Henry wrote down an amount on the back of another card and slid it across to her. Put off by what felt like 21st Century mobster movie formula, she looked at the card. And gasped. The discomfort between her shoulder blades seemed not as important now as the number stunned her. Miriam began reviewing benefits of agreeing while her discomfort with cloning receded.

“These people you make, these clones, they are guaranteed to go to other planets?” Miriam asked.

“The families and friends of the deceased will never run into their loved one’s face, if that’s what you are worried about,” Henry smiled.

She stared at him. After a minute’s hesitation and looking at the number again, Miriam nodded. “Send over a contract.”

*

Miriam stretched her back after she finished deleting the files from her internal hard drive. The external hard drive was sitting on her desk, prepared for DataRet’s courier to pick up later that day. In the past year, Miriam sent files monthly and DataRet paid her just as regularly. Business had never been better for her dental office.

“Miriam, something really weird is happening, and I need you to come here,” Stacey said from her doorway.

Miriam gave one more look towards the external drive sitting on her desk, then nodded and stood up.

“What is it?” she asked Stacey as they moved towards the front of the office.

“Just wait.” Stacey’s voice shook as she walked ahead of Miriam.

As they turned the corner, Miriam looked across the receptionist desk and into the eyes of a man who had been a patient for ten years. She knew this man’s teeth better than her own, having created his dentures as well as seeing him twice a year for regular cleanings.

Until his death 3 years ago.

“Hello, I was wondering if you are accepting new patients? I just moved into town and need to find a new dentist,” the man inquired.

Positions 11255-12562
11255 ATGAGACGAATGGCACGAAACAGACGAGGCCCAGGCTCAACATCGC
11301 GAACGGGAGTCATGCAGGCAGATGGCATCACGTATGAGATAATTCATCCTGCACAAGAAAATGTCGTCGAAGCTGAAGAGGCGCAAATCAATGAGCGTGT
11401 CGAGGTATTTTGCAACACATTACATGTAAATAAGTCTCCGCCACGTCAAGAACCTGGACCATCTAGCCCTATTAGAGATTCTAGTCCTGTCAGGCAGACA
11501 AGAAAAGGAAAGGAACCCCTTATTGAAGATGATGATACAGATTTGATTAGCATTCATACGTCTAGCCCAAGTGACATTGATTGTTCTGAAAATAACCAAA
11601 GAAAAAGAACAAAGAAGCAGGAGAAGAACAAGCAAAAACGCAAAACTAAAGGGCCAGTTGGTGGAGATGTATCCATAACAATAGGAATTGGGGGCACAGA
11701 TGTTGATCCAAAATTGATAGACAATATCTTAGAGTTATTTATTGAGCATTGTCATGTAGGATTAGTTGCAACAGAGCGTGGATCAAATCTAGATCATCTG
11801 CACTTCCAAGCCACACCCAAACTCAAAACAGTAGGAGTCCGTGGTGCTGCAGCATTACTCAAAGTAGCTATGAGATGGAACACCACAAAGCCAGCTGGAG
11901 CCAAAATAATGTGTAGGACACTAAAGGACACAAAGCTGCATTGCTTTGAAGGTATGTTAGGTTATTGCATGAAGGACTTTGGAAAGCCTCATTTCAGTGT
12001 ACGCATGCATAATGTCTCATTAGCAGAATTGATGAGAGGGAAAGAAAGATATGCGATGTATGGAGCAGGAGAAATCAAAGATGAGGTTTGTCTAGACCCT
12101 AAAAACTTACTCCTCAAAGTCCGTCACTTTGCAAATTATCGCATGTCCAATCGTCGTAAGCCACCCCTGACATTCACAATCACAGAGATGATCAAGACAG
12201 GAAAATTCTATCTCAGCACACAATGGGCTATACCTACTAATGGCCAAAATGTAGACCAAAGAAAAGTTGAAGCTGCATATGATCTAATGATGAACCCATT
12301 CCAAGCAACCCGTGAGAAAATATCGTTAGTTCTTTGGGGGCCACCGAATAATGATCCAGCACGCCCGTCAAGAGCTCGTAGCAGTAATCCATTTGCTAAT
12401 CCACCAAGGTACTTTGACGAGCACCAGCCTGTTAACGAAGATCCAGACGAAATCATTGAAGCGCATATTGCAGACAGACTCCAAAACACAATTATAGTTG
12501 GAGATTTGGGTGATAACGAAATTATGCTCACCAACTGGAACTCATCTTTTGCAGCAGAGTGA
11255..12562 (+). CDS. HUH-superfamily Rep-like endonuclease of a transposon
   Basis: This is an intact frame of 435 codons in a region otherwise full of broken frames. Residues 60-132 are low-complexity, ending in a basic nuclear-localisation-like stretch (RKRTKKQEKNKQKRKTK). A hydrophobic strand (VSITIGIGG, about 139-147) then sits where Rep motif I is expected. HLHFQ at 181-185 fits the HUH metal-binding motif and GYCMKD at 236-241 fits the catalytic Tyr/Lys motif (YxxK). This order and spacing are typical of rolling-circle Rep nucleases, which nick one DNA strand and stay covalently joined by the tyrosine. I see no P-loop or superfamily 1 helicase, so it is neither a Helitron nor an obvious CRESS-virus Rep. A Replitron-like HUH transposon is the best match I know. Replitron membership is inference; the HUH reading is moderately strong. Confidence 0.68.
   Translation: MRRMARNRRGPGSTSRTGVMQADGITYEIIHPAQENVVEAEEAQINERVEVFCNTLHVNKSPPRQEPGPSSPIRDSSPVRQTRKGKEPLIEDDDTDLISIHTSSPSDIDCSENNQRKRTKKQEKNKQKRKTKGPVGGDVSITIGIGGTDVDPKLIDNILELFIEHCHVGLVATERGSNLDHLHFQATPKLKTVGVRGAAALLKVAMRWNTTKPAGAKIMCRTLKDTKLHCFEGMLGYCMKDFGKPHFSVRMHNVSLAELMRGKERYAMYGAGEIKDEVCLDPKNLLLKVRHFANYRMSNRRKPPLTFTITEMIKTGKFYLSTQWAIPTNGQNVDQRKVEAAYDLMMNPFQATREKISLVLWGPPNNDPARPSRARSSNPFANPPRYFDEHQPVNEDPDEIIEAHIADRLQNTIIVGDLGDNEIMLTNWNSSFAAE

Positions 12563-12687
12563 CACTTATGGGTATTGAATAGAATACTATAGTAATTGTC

Miriam felt a stabbing between her shoulder blades.

Writing and Rejection

April 4, 2018

It’s inevitable. Rejection is a way of life for authors.

Once in awhile an author has an amazing, unbelievable debut novel that blows everyone out of the water. These novels are published immediately to great acclaim. I can’t think of one now, but I don’t want to exclude the possibility.

However, for most of us writing means rejection.

Last week writers around the world received results in Round 1 of a short story contest. I entered, along with 4000+ other writers. And all but 700 received news they would not be moving forward.

Me included.

During the six weeks between submission and results, I vacillated between absolute certainty I would get into Round 2 and complete belief I would not progress. The second belief proved accurate.

I won’t lie; I was devastated at first.

After talking with friends who write, and people who care, I slowly processed my disappointment. I worked my way through the pain of hearing you are good, but not good enough.

The contest provides feedback from the judges, giving an opportunity for growth and development. The additional information gave me data points of strengths, as well as ways I can make the story stronger.

Also, I came face to face with an aspect of me. My perfectionism gets in the way of trying, of putting myself out there. Constantly. In turn, I am sensitive to critical feedback and rejection of my writing.

Critical feedback and rejection will be an aspect of my life for as long as I write.

There is no going back regarding the choice to write, so I will have to grow up a little. Work on my sensitive nature. Review rejection stats until they are ingrained in my head.

That will take some time.

The important piece is to keep bitterness at bay, remaining open to any opportunity. For now I will look for more contests and continue on my WIP: a short story collection.